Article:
Study: Long daily commutes can increase risk of sleep disorders
Commuters on the Long Island Railroad try to catch up on lost sleep
October 29, 1999
Web posted at: 3:30 a.m. EDT (0730 GMT)
From Correspondent Dr. Steve Salvatore
NEW YORK (CNN) -- If it takes you more than an hour and 15 minutes to travel to your job, you may be putting yourself at greater risk of suffering from sleep disorders, according to a new study.
Every morning, Monday through Friday, workers climb aboard the Long Island Railroad and try to catch up on lost sleep on their way to New York City.
"There's some hint there that perhaps the stresses of the commute are beginning to add up for them," said Dr. Joyce Walsleben, director of the New York University Sleep Disorder Center.
That's a problem not only for those snoozing travelers, but for anyone with a long commute. And the stress can lead to other illnesses.
"Any time we nap in a noisy environment, our level of sleep is different," said Walsleben. "Those with long commutes -- which we figured in as about 75 minutes or longer -- seemed to be more obese and they seemed to have more hypertension, irrespective of their obesity."
CNN's Dr. Steve Salvatore reports on the study linking sleep disorders and commuting to work.
Walsleben said in her study that compared to the general population, commuters tend to have more sleep disorders.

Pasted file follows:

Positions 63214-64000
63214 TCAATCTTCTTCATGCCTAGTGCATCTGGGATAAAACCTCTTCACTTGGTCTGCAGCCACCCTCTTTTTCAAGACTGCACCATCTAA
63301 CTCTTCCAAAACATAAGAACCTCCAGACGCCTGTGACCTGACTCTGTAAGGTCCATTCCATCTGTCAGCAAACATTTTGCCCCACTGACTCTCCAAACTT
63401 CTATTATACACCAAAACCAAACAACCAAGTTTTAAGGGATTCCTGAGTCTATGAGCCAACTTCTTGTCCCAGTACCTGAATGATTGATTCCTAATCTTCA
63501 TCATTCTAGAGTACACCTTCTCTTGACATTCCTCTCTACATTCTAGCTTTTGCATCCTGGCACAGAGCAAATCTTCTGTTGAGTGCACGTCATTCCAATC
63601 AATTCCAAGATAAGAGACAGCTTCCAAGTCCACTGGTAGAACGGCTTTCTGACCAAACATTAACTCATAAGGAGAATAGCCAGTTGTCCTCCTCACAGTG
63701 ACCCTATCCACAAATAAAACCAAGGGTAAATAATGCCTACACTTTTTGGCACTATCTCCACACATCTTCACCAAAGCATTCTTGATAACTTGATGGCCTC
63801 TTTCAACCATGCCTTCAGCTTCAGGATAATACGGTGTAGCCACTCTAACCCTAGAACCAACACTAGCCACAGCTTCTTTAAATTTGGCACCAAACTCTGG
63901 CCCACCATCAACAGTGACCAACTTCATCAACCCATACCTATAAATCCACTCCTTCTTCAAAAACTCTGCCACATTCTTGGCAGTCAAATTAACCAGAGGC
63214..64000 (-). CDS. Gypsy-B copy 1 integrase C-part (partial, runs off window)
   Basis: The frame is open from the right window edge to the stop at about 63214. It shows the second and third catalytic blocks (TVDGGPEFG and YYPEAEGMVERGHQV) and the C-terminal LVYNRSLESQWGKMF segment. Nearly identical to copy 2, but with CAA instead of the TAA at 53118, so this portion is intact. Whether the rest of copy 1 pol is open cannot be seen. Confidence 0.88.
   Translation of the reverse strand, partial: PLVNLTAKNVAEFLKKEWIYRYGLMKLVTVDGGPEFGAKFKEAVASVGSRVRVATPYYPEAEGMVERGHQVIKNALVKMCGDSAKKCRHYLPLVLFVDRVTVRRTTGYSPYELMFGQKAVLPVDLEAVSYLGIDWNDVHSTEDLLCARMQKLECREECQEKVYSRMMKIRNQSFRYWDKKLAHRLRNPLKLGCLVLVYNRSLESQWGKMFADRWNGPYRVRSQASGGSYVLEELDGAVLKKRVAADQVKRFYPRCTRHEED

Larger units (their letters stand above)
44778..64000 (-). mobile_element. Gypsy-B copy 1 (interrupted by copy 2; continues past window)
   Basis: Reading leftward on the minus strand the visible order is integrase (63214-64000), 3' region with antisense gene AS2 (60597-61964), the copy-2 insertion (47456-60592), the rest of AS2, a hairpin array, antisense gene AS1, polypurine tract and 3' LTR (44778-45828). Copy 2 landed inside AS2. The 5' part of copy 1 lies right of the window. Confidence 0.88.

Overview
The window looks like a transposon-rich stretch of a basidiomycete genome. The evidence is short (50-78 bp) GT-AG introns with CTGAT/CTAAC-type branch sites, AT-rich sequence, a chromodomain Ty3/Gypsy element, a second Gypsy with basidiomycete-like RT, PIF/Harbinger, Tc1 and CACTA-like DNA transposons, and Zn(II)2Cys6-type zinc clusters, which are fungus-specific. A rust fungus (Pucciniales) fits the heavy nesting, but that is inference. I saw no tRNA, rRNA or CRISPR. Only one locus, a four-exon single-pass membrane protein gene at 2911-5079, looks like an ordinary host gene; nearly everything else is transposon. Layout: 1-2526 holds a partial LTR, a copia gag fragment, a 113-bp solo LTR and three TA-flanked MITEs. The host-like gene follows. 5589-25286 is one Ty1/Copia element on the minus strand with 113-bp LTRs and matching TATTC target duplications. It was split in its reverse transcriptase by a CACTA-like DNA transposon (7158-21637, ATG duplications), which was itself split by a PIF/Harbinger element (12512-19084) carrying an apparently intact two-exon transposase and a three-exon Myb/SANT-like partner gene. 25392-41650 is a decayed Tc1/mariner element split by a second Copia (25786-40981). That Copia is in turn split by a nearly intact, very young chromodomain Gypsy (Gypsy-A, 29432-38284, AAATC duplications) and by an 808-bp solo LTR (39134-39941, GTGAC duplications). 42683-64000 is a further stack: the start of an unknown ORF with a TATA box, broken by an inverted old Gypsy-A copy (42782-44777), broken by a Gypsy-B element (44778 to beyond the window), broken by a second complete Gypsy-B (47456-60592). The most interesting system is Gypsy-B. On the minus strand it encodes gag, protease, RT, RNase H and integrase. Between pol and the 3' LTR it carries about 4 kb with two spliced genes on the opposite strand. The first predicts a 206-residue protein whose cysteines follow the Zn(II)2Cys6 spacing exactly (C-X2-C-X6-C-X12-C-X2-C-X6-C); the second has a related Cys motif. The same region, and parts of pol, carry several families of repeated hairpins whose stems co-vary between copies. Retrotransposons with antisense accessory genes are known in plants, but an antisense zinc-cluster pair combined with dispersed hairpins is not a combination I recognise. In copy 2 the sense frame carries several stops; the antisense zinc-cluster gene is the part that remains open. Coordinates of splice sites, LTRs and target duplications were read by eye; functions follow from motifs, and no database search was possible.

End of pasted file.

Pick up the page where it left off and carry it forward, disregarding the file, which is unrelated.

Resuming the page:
"This population, (on) the railroad, had more than 50 percent of folks saying they had something wrong, and that they were sleepy. and that's a little bit excessive," said Walsleben.
Many people with sleep disorders don't seek out professional help. Experts say it could be that the sleep deprived just don't know they have a problem and that think their sleep habits are normal.
Others may think that sleep deprivation is just part of the price they pay for commuting.
And though more than half of all Americans have trouble sleeping at one time or another, few go to their doctor specifically to treat the problem.
And if they do desire help, it can also be difficult to find a doctor who understands sleep disorders because most medical schools don't offer courses on sleep.
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